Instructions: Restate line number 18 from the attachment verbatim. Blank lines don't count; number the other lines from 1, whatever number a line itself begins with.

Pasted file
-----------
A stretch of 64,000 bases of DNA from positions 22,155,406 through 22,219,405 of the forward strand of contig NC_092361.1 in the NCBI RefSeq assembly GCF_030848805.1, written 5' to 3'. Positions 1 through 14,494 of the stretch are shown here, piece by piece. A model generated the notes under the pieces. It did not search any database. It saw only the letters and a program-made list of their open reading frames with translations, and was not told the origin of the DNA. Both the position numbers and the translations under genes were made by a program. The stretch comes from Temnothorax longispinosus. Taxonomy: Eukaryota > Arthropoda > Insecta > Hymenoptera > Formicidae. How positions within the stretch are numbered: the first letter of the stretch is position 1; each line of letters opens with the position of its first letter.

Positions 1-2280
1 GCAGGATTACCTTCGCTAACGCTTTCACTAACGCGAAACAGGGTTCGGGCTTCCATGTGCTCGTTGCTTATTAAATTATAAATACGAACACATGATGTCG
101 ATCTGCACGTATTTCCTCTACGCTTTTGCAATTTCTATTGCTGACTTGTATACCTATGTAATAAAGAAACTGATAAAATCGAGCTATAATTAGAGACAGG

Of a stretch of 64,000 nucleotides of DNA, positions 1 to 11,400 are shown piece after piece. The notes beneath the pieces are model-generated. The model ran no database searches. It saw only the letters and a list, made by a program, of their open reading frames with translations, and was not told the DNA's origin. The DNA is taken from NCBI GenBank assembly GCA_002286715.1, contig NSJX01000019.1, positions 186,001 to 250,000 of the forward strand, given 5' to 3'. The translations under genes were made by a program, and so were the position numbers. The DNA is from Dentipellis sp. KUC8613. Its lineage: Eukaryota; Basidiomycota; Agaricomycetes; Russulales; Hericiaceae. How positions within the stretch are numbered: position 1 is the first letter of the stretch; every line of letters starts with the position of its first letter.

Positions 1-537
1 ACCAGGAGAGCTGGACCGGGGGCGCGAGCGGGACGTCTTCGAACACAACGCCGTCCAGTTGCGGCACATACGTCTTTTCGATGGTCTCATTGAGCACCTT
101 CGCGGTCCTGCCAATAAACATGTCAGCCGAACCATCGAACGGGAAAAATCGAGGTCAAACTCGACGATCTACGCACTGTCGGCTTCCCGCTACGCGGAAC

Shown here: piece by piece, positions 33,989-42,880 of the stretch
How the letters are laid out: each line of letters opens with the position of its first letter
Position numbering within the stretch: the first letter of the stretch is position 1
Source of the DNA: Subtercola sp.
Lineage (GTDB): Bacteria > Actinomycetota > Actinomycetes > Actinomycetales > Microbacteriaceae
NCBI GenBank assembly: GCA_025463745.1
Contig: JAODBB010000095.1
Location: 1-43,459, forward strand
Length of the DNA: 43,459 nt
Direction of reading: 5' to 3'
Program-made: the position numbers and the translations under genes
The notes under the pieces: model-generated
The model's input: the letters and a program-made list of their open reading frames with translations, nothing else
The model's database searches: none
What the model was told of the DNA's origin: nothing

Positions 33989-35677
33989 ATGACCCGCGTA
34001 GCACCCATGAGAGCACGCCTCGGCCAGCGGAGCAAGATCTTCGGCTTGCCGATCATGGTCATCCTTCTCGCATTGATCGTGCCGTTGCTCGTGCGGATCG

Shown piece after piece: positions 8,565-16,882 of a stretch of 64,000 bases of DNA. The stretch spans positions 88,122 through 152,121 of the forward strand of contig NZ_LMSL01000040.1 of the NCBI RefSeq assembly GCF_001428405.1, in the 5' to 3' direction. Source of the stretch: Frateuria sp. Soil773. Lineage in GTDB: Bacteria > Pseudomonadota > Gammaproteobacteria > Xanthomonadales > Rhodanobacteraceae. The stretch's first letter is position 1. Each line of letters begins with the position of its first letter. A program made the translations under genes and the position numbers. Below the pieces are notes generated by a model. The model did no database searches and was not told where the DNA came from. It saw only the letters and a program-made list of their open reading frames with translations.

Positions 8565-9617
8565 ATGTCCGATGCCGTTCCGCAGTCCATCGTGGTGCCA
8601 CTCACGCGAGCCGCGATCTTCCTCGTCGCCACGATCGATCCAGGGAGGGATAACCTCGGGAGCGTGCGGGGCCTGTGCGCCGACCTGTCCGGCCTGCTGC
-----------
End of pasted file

Direction of reading: 5' to 3'